Outfielder Christian Yelich did not mince words, saying the play at first was “a dirty play by a dirty player.” When he was done answering questions, he said of Machado, “F**k that motherf***er.”

His comments in full, not including the expletive, which was noted by several assembled reporters:

You all could see how that unfolded. Everyone has their own opinion. He is a player that has a history with those types of incidents. One time is an accident. Repeated over and over again. It’s a dirty play. It’s a dirty play by a dirty player. I have a lot of respect for him as a player but you can’t respect someone who plays the game like that. it was a tough-fought baseball game. It has no place in our game. We’ve all grounded out. Run through the bag like you’ve been doing your whole life like everybody else does. If it’s an accident it’s an accident. On the replay to us, it clearly looks like you clearly go out of your way to step on someone. It just has no place in our game. It’s unacceptable. I don’t know what his problem is honestly. I’ve played against him for a long time. It has no place in the game.

Travis Shaw had his opinion too:

“Dirty play. You saw the replay. He can say all he wants that he didn’t do it, but it’s pretty obvious he meant to do it. He’s shown it multiple times throughout his career. I mean, it’s just a dirty play. A kick to his leg right there. It was not by mistake.”

Brewers manager Craig Counsell was also asked about Machado and whether he thought the play was dirty. Counsell declined to say so explicitly, but he clearly signaled that he agreed with his players, all while taking a pretty sharp swipe at Machado in his own way. At least when you remember that’s that, in baseball, the usual defense to playing “dirty” is that the guy involved is actually just “playing hard”:

Q. Two things: How did you see the play with Machado at first base? And given that, combined with the slides, do you think he’s going to beyond the grounds of playing hard?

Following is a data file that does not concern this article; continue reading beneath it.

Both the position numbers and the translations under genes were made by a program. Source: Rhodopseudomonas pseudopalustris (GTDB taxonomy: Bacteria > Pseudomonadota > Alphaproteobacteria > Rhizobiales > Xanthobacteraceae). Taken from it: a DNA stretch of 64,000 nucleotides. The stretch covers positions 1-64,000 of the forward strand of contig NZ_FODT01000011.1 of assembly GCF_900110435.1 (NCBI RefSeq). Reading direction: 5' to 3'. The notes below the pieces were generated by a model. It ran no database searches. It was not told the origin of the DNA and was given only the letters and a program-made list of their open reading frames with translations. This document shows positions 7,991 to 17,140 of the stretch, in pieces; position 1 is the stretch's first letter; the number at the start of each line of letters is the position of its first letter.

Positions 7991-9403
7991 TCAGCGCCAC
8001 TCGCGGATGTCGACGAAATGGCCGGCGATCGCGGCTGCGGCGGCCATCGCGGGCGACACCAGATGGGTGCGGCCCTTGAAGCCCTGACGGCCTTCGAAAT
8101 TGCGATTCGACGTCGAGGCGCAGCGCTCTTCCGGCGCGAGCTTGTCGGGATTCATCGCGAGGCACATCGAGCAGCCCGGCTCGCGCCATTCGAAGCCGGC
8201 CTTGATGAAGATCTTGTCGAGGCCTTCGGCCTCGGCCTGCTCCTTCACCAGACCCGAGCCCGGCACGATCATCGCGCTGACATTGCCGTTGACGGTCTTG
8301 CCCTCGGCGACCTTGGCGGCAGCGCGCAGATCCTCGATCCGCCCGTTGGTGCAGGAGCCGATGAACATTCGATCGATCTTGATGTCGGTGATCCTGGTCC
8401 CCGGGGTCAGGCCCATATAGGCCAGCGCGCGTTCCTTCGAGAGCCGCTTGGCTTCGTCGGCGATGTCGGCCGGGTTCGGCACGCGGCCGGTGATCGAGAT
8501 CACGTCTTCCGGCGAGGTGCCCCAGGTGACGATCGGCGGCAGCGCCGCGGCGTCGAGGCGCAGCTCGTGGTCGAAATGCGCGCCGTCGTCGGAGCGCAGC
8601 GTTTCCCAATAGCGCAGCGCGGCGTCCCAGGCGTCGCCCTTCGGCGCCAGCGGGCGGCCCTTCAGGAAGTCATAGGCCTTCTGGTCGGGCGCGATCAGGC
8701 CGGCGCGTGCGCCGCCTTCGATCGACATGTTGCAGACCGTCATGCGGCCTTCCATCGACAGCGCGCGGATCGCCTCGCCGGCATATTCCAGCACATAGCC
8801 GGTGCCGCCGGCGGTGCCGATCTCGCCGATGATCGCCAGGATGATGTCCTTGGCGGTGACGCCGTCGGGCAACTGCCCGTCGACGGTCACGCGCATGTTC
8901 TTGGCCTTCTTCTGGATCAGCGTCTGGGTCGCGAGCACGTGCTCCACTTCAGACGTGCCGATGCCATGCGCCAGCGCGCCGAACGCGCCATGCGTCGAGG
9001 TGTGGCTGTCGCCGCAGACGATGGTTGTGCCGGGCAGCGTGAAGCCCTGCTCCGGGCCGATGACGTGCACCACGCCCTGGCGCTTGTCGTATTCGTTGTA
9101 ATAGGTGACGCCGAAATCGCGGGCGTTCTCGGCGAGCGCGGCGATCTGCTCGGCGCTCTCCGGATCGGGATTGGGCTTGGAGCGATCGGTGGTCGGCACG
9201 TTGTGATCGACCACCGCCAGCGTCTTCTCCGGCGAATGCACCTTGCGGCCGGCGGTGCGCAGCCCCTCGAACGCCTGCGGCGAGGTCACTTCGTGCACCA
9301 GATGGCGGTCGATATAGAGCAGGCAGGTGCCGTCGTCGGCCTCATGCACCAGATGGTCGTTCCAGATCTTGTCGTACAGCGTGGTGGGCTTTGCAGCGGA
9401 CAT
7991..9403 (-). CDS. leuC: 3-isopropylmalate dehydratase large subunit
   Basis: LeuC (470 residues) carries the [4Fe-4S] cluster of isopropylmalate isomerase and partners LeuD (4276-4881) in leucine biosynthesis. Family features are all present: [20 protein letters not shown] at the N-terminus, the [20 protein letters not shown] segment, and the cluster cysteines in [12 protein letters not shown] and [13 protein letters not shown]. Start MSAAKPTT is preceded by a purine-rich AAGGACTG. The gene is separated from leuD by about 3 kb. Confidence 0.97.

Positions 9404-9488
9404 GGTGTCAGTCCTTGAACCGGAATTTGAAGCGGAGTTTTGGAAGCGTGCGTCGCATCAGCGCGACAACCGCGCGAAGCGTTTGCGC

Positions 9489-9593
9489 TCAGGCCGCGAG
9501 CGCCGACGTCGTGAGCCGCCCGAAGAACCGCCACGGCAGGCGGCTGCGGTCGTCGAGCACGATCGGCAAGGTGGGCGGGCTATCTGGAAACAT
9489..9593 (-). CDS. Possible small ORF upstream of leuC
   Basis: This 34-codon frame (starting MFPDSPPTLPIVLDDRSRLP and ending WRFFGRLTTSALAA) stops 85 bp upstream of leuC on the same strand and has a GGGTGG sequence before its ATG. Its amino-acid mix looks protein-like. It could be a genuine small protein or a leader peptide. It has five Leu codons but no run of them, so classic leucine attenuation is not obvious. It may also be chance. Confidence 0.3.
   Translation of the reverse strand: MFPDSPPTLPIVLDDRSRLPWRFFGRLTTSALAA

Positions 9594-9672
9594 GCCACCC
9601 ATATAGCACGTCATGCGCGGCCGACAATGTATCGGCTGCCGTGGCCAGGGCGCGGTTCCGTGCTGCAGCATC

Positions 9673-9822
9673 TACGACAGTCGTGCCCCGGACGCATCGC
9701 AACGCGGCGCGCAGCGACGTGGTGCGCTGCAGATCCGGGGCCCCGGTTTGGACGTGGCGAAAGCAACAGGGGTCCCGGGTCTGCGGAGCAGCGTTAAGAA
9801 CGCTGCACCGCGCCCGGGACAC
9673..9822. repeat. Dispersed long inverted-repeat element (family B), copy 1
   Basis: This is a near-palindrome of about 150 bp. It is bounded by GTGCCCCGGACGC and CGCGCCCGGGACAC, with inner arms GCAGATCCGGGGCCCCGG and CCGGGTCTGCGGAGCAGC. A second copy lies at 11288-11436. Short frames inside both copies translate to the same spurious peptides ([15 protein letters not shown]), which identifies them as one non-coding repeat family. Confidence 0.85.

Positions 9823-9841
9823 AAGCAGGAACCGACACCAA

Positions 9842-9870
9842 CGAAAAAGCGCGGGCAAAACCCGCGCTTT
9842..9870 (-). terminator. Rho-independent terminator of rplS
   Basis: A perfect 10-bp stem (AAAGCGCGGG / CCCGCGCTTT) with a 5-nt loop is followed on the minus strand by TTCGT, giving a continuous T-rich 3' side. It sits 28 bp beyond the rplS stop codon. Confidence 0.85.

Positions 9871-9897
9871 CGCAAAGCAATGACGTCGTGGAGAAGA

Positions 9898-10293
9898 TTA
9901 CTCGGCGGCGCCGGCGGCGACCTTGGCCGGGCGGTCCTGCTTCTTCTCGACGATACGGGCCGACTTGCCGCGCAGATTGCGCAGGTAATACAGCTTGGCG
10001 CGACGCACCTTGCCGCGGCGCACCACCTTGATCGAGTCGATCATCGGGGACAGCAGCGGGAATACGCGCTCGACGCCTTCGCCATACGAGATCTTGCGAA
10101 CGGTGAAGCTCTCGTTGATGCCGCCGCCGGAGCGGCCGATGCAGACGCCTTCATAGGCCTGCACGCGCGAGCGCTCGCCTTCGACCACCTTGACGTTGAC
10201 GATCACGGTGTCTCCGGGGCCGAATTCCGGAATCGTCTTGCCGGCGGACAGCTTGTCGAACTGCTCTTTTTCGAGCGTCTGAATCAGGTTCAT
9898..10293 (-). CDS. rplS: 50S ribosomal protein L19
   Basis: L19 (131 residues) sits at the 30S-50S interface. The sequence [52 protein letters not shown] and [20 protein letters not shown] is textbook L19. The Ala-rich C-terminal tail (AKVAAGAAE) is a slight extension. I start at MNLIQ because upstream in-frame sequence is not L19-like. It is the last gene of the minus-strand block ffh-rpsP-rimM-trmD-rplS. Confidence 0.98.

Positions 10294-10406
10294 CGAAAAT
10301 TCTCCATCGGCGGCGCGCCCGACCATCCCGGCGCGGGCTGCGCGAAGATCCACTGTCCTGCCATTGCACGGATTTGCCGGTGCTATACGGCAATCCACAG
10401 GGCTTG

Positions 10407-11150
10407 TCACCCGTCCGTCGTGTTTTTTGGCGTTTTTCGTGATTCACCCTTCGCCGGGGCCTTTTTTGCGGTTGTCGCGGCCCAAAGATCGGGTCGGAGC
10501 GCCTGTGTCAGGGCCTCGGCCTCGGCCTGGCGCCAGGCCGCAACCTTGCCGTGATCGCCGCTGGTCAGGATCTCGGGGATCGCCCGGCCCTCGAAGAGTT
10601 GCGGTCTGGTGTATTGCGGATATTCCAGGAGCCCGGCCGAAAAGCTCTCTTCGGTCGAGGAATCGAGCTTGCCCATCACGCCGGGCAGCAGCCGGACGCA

Counsell: I don’t know. I guess they got tangled up at first base. I don’t think he’s playing all that hard.

So yes, I’d say that’s Counsell implying strongly that he thinks the play was dirty while simultaneously taking a swipe at Machado for being lazy. Which, let’s be honest, is also a fair charge given recent events.

For his part, Machado — who did apologize to Aquilar later in the game — said, “I play baseball, I try to go out there and win for my team. If that’s their comments, that’s their comments, I can’t do nothing about that.” Which, should be noted, is not a denial.

As we’ve noted, this was not the first incident involving Machado on the base paths in this series. In Game 3 Machado twice attempted to interfere with Brewers shortstop Orlando Arcia at the second base bag, getting called for interference on the second one. Anyone watching the play with Aguilar could see that Machado was trying to interfere with him too.

It may be worth noting at this point that, four years ago, Machado was suspended for five games for throwing a bat at a guy.

The Dodgers are no doubt happy with their victory, but there are likely a lot of players around the game — including, I would imagine, players on his own team — who are not too happy with what Machado has shown this series.

UPDATE: Even Dodgers luminary Orel Hershisher called out Machado’s play as dirty on the Dodgers’ very own TV network.